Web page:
Diastasis Recti // What is it and what can you do to support your recovery?
Diastasis Recti is yet another important consideration for women during postpartum recovery. This separation of the abdominal muscles is normal during the third trimester of pregnancy, however for many women it remains a problem 8 weeks after giving birth, and even worse if left untreated remains unchanged at 1 year postpartum [1,2]. Believe it or not, but 66% of women with diastasis recti experience some level of pelvic floor dysfunction , which is exactly why I asked Candice to make sure to cover this topic in addition to her two blogposts (you can read them here, and here) on the pelvic floor. In today’s post, she explains what exactly diastasis is and includes some practical tips that will support recovery both during and after pregnancy.
Rectus Abdominis Diastasis (RAD) or diastasis recti is a normal separation of your abdominal muscles that occurs during pregnancy as your body makes room for your growing baby. This separation occurs along the line of the linea alba as your tissues stretch and thin (not tear) and your rectus abdominis muscles move apart. During pregnancy it is common to notice a bulge/tenting/doming down the front of your belly during certain activities. In the postpartum period, your RAD may resolve spontaneously over a couple of months or you may experience a soft and hollow sensation down the middle of your belly or doming during exercising that does not resolve on its own.
This physical presence of a ‘mummy tummy’ is often a cause for great concern for women as society pressures us into ‘bouncing back’ after pregnancy or achieving that unattainable Instagram bod. The truth is that a RAD is normal during pregnancy and postpartum there are many factors that may impact your recovery. I always recommend a physiotherapy check-up to ensure that your personal needs and goals are met and that you are taking a holistic approach to recovery.
Tips for recovery
General (During Pregnancy and Postpartum)
Avoid or adapt activities that exacerbate or cause RAD (planking, sitting up, lifting, straining)
Breathe - think exhale on exertion, do not hold your breath
Avoid a sit up manoeuvre - rather roll first to get out of bed, then exhale as you push yourself up using your arms
Gently activate your pelvic floor (and breathe) as you sit up from the sofa, get out the bath, or pick up a toddler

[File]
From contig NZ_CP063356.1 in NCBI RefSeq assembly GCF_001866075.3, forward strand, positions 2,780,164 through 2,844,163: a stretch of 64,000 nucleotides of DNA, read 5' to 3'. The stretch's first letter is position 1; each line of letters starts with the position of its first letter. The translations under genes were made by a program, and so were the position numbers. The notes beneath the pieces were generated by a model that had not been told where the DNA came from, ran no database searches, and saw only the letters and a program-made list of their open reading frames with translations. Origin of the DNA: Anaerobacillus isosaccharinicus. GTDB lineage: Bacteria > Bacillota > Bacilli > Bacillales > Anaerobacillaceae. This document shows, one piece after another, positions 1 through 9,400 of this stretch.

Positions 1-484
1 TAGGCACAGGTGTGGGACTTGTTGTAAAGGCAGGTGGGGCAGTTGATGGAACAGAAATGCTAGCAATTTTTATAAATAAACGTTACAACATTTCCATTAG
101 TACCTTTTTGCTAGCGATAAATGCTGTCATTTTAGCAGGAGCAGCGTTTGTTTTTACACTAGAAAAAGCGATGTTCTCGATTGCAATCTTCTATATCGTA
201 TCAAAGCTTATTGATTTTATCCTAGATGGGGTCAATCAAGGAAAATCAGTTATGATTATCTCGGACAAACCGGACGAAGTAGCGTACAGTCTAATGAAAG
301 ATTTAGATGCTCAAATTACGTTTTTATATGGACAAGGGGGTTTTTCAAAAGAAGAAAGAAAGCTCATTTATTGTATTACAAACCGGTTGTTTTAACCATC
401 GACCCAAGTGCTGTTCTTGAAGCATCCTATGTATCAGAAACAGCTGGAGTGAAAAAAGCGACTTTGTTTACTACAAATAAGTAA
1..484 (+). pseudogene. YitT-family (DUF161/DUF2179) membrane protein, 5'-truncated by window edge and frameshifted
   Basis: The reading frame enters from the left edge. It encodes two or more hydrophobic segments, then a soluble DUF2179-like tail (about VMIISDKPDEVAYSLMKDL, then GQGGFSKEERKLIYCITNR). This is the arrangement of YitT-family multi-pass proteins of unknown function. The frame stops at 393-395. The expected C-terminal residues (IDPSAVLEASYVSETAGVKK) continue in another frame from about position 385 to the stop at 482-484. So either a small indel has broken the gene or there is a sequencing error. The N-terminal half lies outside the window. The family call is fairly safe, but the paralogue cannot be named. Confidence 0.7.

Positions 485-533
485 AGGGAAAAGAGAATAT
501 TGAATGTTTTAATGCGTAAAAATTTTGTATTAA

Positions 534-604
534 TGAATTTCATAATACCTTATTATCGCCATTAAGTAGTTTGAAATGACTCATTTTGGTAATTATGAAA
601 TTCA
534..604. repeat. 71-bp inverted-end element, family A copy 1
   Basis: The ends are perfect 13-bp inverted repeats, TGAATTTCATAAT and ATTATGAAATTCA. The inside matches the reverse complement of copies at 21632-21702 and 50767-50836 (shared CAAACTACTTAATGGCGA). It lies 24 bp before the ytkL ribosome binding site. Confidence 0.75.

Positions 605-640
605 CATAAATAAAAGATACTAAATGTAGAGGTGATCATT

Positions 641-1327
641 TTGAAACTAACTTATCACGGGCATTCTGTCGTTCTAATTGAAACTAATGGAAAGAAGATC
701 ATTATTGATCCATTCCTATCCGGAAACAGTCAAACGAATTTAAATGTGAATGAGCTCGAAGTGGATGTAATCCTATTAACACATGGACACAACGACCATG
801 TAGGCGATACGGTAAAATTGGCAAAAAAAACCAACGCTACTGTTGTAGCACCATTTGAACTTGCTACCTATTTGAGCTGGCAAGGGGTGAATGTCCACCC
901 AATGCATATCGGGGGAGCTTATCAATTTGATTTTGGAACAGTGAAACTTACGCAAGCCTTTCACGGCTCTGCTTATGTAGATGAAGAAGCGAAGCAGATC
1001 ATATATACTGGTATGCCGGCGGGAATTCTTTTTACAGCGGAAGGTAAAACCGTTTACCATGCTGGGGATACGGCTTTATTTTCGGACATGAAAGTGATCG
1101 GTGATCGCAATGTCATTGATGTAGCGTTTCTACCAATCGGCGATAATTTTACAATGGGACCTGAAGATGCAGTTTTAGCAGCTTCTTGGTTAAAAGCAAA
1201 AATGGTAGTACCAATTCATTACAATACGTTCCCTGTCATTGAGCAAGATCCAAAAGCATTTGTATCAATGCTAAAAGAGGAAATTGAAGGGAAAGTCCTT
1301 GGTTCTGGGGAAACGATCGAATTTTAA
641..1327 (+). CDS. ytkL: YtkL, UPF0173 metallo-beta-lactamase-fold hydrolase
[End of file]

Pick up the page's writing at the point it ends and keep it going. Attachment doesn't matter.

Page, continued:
Seek the help of a qualified physiotherapist if you are concerned about your RAD or have any symptoms relating to your pelvic floor
Perform safe and appropriate exercises during pregnancy, including those for your pelvic floor
Maintain good general fitness (adapted as your body allows)
Be mindful of your posture
Be gentle and patient with yourself in the weeks following delivery and consider the ‘fourth trimester’ as a time of rest and recovery
Find a pelvic floor physiotherapist and go for a 6 week postpartum check-up (or earlier if you have any pressing concerns)
Only consider binders and strapping once assessed and discussed with a professional
Start with deep breathing exercises and gentle core/pelvic floor activations in a comfortable resting position
Progressively increase gentle exercise as your body allows (i.e. walking)
Consult with a pelvic floor physio prior to returning to you normal exercise regime
Avoid jumping into a rigorous sit up regime in an attempt to resolve your RAD - you may be doing more harm than good
Progress to a strong and dynamic transversus abdominis (TrA) and pelvic floor (PF)
Integrate TrA and PF exercises into your training regime
Maintain a healthy overall lifestyle (diet, hydration, exercise, relaxation), as these factors impact the ability of your ‘functional unit’ to work as it should (as discussed in previous posts)
Candice is a Physiotherapist based in Durban with a special interest in Women's Health and Pelvic Health, a relatively new and growing field of Physiotherapy. In an effort to improve awareness of Pelvic Physio as well as educate and empower women with pelvic health concerns, Candice is known for addressing many of the taboo topics in this area. Rather than ‘brushing it under the rug’ or giggling over pelvic floor symptoms in conversation, she highlights that there are professionals trained in conservative treatment. She has an Instagram page @umhlangaphysioforwomen and ran a series of ‘Wonderful Women’ Events in 2018 which aimed to normalise conversations and address pelvic floor dysfunction in an empowering and engaging setting. These platforms allow women to interact with herself as well as other professionals within the field. When Candice isn't dancing around in front of a crowd explaining the ins and outs of a pelvis she is based at a Physiotherapy practice in Umhlanga, Durban, South Africa. This is where she assesses and treats any patients that may come her way with concerns relating to the pelvis.
You can keep in touch with her work on: